The cost of materials is the price of all the materials and tools needed for a project. This entails placing material orders prior to the project’s beginning, throughout its completion, and after it is completed.

The actual cost

The total expenses incurred by a project from its inception to its completion make up its actual cost. This includes the price of labor, supplies, and any other project-related costs.

The cost variance

Cost variance describes any price differences between the project’s actual cost and the budget you have set. For instance, if your project has a $1,000 budget but ends up costing $1,500 instead, the cost variance will be $500 because there was a $500 difference between the project’s budget and actual cost.

Return on investment (ROI)

Return on investment (ROI) measures a project’s profitability in relation to the amount of money invested in it. A high return on investment (ROI) indicates that the project generated more revenue than it cost to complete.

5 cost control methods

The following list of five cost control techniques enables a business to monitor and maintain its overall costs:

1. Planning the budget properly

When beginning a new project, most businesses employ budget management as one method of cost control. It’s crucial to allow enough time to create an accurate budget for new projects because doing so ensures that costs are estimated, finances are organized, and cost variance is minimal. Businesses account for all project components when creating their budgets, including the number of workers they will need, the potential length of the project, and the amount of materials required.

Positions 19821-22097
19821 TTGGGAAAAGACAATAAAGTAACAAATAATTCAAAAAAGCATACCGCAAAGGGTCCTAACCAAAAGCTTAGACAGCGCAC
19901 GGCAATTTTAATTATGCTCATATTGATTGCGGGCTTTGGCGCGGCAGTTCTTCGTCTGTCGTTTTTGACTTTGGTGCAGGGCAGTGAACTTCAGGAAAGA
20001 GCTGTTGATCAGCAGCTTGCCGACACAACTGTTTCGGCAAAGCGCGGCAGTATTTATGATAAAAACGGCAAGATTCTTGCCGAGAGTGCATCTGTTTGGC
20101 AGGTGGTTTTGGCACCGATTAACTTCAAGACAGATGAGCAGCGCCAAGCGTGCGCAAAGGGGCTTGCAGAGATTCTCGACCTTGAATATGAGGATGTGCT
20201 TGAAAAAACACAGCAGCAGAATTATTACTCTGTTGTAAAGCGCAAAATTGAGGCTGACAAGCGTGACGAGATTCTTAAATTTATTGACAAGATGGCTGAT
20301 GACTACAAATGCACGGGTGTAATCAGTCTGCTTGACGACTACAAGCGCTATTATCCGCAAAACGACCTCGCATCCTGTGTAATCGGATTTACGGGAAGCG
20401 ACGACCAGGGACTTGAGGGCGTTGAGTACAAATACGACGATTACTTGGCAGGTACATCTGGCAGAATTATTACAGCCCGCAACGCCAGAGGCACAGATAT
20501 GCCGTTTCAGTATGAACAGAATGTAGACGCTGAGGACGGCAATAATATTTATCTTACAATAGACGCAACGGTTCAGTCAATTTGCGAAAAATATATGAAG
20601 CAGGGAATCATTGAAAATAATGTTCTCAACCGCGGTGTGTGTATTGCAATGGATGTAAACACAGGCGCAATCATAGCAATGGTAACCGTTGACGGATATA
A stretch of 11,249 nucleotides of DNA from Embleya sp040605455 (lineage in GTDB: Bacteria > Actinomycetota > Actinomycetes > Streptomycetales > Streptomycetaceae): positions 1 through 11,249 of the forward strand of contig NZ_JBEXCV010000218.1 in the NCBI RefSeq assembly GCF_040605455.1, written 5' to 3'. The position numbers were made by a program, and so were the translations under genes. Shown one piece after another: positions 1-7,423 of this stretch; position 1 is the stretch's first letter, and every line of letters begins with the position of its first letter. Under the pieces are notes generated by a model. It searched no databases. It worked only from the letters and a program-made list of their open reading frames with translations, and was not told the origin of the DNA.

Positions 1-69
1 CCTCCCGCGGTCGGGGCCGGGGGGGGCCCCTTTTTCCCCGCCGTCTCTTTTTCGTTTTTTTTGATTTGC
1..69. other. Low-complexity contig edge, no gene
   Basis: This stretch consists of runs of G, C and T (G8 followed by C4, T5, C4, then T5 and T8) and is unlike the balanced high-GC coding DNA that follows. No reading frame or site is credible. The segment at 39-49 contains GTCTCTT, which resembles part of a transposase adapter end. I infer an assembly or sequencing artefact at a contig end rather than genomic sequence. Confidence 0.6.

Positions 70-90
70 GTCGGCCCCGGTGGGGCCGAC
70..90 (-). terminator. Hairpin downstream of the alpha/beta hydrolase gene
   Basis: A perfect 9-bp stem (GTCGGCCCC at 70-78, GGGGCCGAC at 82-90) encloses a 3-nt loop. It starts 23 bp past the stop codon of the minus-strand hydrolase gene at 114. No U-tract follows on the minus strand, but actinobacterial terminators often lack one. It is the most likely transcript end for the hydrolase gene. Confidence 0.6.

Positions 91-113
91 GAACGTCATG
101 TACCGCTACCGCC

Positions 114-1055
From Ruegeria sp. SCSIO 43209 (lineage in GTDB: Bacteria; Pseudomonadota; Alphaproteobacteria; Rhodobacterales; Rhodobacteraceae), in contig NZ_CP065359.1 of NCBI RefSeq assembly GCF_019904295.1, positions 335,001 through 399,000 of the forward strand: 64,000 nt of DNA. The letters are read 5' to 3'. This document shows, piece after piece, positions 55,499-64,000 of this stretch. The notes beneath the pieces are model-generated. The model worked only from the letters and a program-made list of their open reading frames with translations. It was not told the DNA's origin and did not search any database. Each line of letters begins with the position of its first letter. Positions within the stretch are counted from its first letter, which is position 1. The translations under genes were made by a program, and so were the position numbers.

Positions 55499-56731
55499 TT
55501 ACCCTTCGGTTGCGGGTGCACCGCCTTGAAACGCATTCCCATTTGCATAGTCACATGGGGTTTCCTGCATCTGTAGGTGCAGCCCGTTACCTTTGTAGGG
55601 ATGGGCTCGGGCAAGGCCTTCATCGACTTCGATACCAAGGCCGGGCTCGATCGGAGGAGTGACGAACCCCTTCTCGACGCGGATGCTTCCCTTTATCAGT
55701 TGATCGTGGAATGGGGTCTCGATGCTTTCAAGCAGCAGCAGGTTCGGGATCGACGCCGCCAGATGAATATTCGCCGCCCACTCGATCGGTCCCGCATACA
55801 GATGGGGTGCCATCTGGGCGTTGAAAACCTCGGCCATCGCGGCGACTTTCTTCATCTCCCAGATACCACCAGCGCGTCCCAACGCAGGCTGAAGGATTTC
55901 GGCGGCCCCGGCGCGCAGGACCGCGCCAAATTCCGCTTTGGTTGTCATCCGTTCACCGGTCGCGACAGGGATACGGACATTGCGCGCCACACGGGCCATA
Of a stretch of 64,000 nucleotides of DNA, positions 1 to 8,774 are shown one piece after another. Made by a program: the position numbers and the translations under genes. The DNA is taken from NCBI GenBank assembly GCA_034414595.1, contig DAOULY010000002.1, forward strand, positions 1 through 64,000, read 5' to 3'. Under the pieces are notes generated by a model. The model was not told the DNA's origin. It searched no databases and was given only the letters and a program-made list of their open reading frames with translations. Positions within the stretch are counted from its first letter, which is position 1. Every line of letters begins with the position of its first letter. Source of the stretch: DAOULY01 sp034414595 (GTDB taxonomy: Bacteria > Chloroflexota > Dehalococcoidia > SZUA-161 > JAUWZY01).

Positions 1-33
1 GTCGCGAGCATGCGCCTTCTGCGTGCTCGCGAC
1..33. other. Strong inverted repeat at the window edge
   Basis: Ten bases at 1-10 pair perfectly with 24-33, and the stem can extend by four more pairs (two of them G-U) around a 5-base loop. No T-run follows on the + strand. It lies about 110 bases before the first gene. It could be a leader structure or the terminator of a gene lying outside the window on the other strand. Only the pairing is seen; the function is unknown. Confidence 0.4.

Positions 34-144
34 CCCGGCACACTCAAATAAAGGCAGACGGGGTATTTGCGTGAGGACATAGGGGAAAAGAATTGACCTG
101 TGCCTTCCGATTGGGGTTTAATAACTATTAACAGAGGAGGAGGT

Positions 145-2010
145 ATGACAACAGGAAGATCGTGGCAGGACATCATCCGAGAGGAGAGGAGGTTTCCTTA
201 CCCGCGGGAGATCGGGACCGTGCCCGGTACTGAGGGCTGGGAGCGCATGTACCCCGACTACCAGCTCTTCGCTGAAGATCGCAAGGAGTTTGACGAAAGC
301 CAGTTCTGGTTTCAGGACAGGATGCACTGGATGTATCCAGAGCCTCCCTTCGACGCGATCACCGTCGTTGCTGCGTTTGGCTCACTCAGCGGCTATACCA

It’s critical to leave plenty of room in your budget for any unforeseen expenses. For instance, some projects might end up taking longer than anticipated or requiring more materials than initially anticipated, so it’s important to set aside money in the budget for unforeseen changes.

2. Monitoring all expenses using checkpoints

As a common cost control technique, monitoring all project-related expenses helps businesses make sure the budget is being adhered to. Businesses frequently use checkpoints that are periodically evaluated throughout a project to check that team members are staying within the budget and to determine if any changes need to be made, such as if the team requests more time or material to finish the project. These checkpoints can be examined by experts once a week to once a month.